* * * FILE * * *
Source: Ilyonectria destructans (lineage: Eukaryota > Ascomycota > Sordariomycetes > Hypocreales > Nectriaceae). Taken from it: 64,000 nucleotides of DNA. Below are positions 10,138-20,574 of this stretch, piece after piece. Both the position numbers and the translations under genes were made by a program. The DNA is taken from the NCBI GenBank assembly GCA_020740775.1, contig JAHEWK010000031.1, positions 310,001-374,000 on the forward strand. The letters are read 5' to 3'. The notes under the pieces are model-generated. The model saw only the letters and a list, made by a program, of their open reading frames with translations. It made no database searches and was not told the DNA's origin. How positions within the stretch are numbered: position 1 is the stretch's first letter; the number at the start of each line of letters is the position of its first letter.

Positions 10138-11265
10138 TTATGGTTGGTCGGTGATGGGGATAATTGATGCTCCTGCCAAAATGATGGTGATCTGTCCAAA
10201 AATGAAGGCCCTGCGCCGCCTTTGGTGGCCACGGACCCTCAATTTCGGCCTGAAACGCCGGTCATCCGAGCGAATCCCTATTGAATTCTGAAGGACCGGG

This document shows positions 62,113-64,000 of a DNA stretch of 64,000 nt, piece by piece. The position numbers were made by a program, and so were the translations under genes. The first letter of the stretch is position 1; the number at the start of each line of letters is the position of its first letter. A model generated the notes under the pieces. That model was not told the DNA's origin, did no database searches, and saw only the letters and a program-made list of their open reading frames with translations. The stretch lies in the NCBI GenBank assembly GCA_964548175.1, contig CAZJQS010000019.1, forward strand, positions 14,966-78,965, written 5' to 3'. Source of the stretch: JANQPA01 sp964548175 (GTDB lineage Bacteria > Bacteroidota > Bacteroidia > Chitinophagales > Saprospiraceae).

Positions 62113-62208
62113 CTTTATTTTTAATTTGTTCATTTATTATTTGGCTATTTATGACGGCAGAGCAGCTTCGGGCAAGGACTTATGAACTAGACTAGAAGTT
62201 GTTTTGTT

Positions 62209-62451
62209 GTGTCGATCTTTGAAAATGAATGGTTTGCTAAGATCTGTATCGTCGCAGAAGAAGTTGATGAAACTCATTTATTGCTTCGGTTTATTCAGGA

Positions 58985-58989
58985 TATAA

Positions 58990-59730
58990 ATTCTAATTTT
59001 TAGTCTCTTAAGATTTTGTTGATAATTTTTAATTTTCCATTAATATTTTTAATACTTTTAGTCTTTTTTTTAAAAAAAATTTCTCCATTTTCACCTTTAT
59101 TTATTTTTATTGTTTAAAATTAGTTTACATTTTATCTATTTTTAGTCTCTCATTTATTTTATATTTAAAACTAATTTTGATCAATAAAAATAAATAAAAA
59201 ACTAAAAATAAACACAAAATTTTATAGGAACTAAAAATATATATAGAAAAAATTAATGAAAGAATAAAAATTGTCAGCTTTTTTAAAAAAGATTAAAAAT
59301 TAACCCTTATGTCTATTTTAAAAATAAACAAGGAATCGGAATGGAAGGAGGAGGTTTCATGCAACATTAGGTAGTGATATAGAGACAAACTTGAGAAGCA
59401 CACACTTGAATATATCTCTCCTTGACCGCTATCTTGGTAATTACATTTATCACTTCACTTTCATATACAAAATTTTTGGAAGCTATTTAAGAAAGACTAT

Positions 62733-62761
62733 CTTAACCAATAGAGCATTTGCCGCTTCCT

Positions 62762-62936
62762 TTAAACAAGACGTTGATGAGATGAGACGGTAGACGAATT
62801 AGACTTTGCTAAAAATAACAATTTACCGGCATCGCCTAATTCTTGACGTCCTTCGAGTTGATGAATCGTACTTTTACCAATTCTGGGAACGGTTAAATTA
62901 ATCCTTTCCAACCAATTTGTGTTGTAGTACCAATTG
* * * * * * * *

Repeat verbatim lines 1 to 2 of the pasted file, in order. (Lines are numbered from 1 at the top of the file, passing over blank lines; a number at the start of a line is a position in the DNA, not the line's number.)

Source: Ilyonectria destructans (lineage: Eukaryota > Ascomycota > Sordariomycetes > Hypocreales > Nectriaceae). Taken from it: 64,000 nucleotides of DNA. Below are positions 10,138-20,574 of this stretch, piece after piece. Both the position numbers and the translations under genes were made by a program. The DNA is taken from the NCBI GenBank assembly GCA_020740775.1, contig JAHEWK010000031.1, positions 310,001-374,000 on the forward strand. The letters are read 5' to 3'. The notes under the pieces are model-generated. The model saw only the letters and a list, made by a program, of their open reading frames with translations. It made no database searches and was not told the DNA's origin. How positions within the stretch are numbered: position 1 is the stretch's first letter; the number at the start of each line of letters is the position of its first letter.

Positions 10138-11265